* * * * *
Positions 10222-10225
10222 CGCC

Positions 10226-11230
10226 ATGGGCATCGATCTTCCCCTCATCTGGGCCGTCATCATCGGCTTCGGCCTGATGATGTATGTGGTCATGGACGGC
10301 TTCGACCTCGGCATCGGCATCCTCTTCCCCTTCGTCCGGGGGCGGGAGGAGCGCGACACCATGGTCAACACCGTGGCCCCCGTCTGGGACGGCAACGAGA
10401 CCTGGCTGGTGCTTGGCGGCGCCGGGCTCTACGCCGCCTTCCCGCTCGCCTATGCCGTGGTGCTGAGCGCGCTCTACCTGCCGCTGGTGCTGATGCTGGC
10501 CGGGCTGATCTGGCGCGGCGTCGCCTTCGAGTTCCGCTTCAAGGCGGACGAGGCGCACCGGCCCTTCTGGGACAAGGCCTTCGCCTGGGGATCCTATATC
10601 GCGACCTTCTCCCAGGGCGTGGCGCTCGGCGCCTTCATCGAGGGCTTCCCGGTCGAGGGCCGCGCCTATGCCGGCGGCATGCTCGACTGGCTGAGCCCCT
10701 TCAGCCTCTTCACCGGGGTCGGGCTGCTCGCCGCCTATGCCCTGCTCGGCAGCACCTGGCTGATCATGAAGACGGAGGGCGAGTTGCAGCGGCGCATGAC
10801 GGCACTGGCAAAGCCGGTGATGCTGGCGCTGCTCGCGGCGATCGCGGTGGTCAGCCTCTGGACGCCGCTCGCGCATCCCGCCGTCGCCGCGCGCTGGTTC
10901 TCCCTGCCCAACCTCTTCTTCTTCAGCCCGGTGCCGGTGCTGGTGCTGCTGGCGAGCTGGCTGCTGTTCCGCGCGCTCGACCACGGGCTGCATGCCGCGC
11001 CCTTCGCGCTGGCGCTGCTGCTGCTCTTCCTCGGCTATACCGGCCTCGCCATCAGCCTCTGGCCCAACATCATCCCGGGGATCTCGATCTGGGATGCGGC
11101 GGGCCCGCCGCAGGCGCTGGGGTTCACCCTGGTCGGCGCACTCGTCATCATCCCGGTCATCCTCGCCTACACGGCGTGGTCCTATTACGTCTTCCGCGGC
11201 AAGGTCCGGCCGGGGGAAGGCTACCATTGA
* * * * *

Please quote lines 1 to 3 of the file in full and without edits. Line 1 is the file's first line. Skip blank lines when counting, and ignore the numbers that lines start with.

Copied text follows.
Positions 10222-10225
10222 CGCC

Positions 10226-11230